The Cuban trade union movement says that it wants to see the eradication of the dollar economy as swiftly as possible, so that all workers are treated on the same basis. That is what the General Secretary of the Cuban unions said to us. We are in a special period, not one we accept.
The workers in Cuba and the mass organisations are those that define the economic plan, not just reflecting what comes from above, as it has been presented for political purposes in this meeting. For example, one of the critical issues in the recent period was the introduction of taxation in Cuba. In 1959 taxation was abolished. No worker paid taxes until very recently.
However, with the introduction of the dollar economy inequalities emerged. It was necessary to re-appropriate for the social good, ensuring that some groups of workers did not gain at the expense of others. That was quite correct. Beyond that workers in the tourist industry have organised and discussed how tips should be dealt with. Tips are returned voluntarily after political discussion. There is a conscious political understanding that the creation of socialism is about the voluntary activity of human beings, and a belief in ideals qualitatively higher than those of capitalism.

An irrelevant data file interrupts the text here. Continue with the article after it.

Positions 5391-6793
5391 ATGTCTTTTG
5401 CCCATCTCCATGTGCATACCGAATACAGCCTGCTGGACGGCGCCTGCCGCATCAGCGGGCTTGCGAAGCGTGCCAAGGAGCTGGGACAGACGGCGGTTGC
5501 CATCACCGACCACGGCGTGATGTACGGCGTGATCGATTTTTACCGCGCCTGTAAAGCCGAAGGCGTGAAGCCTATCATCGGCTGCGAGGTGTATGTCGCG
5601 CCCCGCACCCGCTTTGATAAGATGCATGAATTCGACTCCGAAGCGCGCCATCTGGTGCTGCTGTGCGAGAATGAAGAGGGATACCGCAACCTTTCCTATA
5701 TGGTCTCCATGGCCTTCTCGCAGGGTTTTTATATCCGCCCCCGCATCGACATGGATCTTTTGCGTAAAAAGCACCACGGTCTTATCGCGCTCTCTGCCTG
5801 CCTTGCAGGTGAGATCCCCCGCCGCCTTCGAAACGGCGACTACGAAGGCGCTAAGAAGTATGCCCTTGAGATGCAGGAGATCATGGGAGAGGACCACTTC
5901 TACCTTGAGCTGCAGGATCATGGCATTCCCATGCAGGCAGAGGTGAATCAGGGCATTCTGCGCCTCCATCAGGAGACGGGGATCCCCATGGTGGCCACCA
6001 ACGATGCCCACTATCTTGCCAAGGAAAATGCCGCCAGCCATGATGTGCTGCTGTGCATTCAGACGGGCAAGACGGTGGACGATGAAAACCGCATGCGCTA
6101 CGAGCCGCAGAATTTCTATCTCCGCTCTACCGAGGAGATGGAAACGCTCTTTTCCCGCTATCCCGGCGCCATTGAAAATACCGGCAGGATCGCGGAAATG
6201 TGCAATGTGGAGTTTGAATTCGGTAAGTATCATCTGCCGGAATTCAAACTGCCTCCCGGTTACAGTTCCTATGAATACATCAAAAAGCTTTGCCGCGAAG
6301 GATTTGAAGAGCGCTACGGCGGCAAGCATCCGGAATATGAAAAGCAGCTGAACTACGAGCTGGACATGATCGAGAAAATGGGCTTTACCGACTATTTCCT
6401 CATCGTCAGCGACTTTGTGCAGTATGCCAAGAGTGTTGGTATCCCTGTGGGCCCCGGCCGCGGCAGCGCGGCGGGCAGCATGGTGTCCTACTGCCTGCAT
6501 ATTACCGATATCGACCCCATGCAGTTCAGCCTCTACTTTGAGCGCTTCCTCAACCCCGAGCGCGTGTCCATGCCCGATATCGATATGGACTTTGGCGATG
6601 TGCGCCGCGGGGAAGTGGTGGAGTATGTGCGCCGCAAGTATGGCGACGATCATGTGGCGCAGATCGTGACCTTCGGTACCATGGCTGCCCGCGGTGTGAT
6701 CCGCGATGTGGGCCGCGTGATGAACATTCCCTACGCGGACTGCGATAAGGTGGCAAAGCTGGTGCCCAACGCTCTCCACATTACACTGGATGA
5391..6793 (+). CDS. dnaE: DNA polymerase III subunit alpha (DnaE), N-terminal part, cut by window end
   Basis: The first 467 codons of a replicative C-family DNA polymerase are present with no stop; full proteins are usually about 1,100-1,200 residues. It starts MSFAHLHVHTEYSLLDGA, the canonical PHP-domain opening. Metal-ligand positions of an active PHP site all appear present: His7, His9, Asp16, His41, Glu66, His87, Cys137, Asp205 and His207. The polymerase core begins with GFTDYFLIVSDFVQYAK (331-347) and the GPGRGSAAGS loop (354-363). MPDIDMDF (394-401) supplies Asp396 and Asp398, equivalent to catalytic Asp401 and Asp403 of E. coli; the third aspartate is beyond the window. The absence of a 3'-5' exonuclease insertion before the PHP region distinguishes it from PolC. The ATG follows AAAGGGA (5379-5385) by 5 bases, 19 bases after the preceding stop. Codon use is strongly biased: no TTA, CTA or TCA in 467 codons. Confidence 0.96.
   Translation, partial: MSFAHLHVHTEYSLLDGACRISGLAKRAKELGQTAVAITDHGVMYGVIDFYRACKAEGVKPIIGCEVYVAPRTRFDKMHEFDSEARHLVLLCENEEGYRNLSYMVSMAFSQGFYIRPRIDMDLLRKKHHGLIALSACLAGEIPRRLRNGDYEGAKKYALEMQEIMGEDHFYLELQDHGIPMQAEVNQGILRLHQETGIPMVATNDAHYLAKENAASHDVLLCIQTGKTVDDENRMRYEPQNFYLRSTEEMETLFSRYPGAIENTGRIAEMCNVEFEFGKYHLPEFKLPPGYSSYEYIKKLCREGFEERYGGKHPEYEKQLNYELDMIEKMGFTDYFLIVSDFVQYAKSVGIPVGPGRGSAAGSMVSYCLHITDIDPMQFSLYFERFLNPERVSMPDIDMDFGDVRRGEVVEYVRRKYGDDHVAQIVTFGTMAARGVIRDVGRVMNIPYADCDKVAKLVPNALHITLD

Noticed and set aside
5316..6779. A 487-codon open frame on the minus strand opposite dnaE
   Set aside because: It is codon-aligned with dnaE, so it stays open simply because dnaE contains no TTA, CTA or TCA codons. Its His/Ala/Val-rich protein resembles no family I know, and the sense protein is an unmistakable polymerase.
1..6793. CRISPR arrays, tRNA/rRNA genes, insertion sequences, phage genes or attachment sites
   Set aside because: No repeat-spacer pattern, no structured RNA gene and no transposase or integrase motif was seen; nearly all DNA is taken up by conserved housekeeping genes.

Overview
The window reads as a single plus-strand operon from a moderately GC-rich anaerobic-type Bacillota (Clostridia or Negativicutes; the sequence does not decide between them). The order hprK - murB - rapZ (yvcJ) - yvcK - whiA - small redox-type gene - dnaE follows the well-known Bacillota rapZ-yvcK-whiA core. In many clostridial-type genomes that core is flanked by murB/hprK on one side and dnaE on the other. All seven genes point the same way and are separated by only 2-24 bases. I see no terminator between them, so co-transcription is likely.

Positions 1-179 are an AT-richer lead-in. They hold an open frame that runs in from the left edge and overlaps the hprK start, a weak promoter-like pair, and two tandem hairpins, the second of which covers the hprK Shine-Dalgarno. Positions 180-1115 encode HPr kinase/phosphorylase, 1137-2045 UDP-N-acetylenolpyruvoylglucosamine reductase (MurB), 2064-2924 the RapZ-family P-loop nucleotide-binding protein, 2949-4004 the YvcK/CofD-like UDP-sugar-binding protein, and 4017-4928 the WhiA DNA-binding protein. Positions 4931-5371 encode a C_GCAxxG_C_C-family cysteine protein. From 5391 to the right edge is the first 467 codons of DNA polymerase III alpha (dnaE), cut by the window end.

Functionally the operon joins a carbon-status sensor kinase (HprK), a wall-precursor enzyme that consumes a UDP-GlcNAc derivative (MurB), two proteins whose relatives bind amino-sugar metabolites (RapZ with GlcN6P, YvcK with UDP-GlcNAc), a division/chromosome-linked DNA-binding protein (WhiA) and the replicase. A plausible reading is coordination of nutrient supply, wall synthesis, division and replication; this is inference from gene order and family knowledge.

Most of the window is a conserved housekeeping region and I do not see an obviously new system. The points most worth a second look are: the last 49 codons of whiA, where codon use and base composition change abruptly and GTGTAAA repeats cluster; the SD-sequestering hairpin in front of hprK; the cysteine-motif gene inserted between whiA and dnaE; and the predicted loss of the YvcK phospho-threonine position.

The Cubans supported the Angolans in defeating Jonas Savimbi's UNITA, a pro-capitalist force backed by the US, and in defeating apartheid. They put their best equipment into Angola. They were prepared to put their own existence at stake for black South African workers. The Cubans are internationalists. They have sent abroad 16,000 doctors - three times as many as the World Health Organisation - and 16,000 teachers. 25,000 students from other countries come to Cuba to receive a higher education at no cost. When hurricanes devastated the Caribbean recently Cuba was prepared to send doctors without asking for a penny. It was prepared to cancel the debt of Nicaragua.
This is a qualitatively different leadership to anything we saw in Eastern Europe or the USSR. Yes, solidarity against the American blockade. But, also, solidarity with the political leadership of Cuba.
[ Home | Publications | Links ]